An arctic wolf pup that was born in captivity in the lower-48 moved to an Alaska facility this summer. The young wolf will have a job at a local wildlife center, teaching people about the wilderness.
Luna, a wolf pup, explores at the Kroschel Wildlife Center. (Claire Stremple, KHNS)
It’s a quiet year without tourists at the Kroschel Wildlife Center at Mosquito Lake—except for the vocalizations from some arctic foxes.
Usually there would be a couple bus loads of tourists at the center to learn about the wolves, foxes, wolverines and bears that live here. COVID-19 meant operator Steve Kroschel had to cancel the tours that bring up to ten thousand visitors a year to his center. But he has a new resident to keep him busy.
Ten week old Luna, a wolf pup descended from a wild Alaska pack, is chewing on a small vole. Kroschel caught it for her. She eats about two pounds of meat like this a day. She’s sandy colored with an awkward puppy sway in her step. Kroschel said she’s a rare breed.
“Very few real wolves in the wild anymore. North America especially. There’s nobody sees them. So when you go to a zoo, and they say, here’s a wolf, you can’t be sure that that is a true wolf. It’s probably got a little bit of dog in it,” he said.
There’s no dog in Luna. That pure wild wolf bloodline is something that Kroschel wants to preserve. He says her parents were taken out of the wild for research near Utqiagvik. She was born to those research wolves in captivity in the lower-48. Luna is wearing a black nylon collar today because she’s outside of the large verdant enclosures that house the animals at the wildlife center.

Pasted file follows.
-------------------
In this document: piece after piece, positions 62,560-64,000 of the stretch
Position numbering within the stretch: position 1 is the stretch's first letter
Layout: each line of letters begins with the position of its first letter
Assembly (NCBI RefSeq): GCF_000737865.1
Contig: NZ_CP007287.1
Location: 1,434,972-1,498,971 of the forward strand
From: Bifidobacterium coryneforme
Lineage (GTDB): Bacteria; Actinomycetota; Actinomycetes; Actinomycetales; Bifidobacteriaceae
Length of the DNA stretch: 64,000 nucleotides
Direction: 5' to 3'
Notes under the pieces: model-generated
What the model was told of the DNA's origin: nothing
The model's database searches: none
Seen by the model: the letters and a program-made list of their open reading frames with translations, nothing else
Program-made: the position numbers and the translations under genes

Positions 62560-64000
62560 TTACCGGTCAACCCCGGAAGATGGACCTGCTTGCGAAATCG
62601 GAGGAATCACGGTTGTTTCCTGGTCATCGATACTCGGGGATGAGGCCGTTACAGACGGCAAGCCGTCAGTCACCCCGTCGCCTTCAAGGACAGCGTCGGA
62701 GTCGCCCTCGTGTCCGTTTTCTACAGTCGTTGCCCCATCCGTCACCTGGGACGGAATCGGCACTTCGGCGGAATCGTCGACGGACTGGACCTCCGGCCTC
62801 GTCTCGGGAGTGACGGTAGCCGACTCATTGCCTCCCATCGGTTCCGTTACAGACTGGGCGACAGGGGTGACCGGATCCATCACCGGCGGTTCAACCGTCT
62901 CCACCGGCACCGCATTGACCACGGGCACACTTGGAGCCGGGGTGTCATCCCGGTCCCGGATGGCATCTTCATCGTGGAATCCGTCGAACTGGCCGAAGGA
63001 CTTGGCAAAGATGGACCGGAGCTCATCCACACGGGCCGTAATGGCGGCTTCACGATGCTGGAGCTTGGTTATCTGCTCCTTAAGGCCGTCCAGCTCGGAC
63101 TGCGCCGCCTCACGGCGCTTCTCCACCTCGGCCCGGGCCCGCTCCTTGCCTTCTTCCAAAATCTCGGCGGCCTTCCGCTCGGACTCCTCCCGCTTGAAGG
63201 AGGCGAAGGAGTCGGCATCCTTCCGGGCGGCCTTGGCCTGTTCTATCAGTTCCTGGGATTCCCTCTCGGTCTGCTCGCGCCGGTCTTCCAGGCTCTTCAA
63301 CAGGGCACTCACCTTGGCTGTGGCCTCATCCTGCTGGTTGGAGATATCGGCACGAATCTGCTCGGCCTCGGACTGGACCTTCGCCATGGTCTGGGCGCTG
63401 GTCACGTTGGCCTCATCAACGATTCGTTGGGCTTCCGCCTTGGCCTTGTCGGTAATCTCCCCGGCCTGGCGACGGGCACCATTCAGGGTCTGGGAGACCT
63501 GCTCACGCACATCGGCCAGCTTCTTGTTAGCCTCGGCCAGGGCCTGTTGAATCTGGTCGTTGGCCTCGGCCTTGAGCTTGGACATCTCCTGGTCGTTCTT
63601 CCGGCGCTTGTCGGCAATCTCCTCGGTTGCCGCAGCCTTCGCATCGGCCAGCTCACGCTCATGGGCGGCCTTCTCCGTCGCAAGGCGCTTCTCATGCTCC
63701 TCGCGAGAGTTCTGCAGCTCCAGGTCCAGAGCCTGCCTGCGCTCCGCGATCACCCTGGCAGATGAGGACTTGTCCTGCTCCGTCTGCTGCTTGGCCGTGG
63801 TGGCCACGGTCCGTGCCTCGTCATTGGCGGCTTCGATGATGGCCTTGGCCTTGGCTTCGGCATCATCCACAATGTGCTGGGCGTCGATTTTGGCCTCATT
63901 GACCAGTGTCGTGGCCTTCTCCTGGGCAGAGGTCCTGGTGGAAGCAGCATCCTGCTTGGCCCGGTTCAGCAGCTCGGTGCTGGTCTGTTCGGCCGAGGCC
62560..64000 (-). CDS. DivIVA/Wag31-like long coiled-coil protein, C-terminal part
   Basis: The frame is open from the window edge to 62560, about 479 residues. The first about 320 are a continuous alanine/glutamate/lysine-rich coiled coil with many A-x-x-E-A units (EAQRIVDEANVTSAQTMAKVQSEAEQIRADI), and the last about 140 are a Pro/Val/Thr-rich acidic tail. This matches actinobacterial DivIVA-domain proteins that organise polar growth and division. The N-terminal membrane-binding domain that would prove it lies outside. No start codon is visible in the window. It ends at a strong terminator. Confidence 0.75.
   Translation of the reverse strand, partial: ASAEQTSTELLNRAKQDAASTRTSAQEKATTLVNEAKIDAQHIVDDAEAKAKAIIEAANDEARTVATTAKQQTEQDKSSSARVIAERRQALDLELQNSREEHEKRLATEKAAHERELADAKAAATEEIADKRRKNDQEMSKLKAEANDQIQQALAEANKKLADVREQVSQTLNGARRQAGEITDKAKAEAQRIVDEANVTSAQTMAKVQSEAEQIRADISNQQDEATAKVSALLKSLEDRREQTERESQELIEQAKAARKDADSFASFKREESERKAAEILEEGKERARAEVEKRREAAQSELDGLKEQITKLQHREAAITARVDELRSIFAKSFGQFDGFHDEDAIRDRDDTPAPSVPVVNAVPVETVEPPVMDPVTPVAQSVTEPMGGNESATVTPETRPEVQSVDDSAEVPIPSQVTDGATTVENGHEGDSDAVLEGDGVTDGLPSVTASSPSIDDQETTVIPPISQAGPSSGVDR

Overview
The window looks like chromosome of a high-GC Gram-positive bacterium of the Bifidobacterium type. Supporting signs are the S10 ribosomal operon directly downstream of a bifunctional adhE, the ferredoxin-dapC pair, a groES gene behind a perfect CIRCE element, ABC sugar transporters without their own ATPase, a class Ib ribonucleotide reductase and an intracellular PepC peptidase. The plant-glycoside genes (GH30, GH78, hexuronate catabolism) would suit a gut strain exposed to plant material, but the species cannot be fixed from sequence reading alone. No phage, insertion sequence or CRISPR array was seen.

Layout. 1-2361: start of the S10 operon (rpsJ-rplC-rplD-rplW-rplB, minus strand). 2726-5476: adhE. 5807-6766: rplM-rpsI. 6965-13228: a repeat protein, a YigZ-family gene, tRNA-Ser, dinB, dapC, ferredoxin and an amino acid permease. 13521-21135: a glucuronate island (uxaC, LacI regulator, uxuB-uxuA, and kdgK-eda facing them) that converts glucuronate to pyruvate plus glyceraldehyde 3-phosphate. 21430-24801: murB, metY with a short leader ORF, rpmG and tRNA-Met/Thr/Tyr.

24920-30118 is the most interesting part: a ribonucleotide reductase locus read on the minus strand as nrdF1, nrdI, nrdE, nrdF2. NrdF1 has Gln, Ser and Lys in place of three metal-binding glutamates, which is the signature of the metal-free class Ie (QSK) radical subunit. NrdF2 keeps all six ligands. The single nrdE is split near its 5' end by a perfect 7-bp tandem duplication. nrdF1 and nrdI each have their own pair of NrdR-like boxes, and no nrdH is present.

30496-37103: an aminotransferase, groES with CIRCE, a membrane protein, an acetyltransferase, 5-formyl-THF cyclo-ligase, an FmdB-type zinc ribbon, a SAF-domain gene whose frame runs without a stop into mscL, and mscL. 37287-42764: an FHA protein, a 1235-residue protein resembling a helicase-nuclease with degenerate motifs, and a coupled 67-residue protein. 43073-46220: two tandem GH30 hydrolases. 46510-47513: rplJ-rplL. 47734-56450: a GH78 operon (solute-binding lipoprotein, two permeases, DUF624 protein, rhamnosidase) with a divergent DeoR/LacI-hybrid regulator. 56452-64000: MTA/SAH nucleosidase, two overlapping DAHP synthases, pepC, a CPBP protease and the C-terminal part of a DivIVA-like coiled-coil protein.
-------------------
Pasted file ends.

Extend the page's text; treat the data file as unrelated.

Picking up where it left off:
“Now when I’m working with wolves, I always exaggerate all my emotions, you know, my hand is going like this in these circular motions like this. And and that to the wolf’s mind is a tail wagging,” he explains.
Kroschel speaks to Luna in a high pitched voice and makes enthusiastic vocalizations that don’t make much sense to most humans, but do engage the young wolf. Kroschel has a lifetime working with wolves.
“I’ve been working with wolves since I was in diapers,” he said.
“So I grew up on a farm with my folks and grandparents bringing in orphaned animals from Alaska, northern Canada. So I grew up with wolves and bears and all that sort of thing.”
But Kroschel isn’t the only human who spends time with Luna. Haines residents Dave and Charlotte Olerud visit the center weekly to interact with the pup. They’re among a number of locals who visit her. Kroschel says that’s by design.
“Giving her this bonding with human beings like with Dave. Like this is going to probably double our lifespan. If you look it up wolves in the wild with five or six years in captivity, 15 years or more,” said Kroschel.
Dave Olerud is feeding Luna today. Kroschel set up a faux den, so Luna would feel at home, and Olerud offers her a vole dangling from the end of a stick. He laughs as Luna takes a vole he offers her. He says the education work the center does with animals like Luna is crucial as increasing numbers of humans lose direct contact to the natural world.
“I believe in nature. And if man believes in nature, we can survive. But man doesn’t believe in nature, we’re going to have trouble right now. I think we’re approaching that period of time of trouble,” he said.
She may be descended from a wild wolf, but ease around people is key to her future. Kroschel plans to use Luna as an ambassador for wild wolves elsewhere as well—she will join him at visits to schools and foundations once he gets permits from the state for her to leave the center.
It’s among many items on his to-do list. Film crews had just left the center after working on educational material with Kroschel and the animals. He said despite the economic downturn, the animals will be fine. Even if it means he’s added “expert vole hunter” to his resume.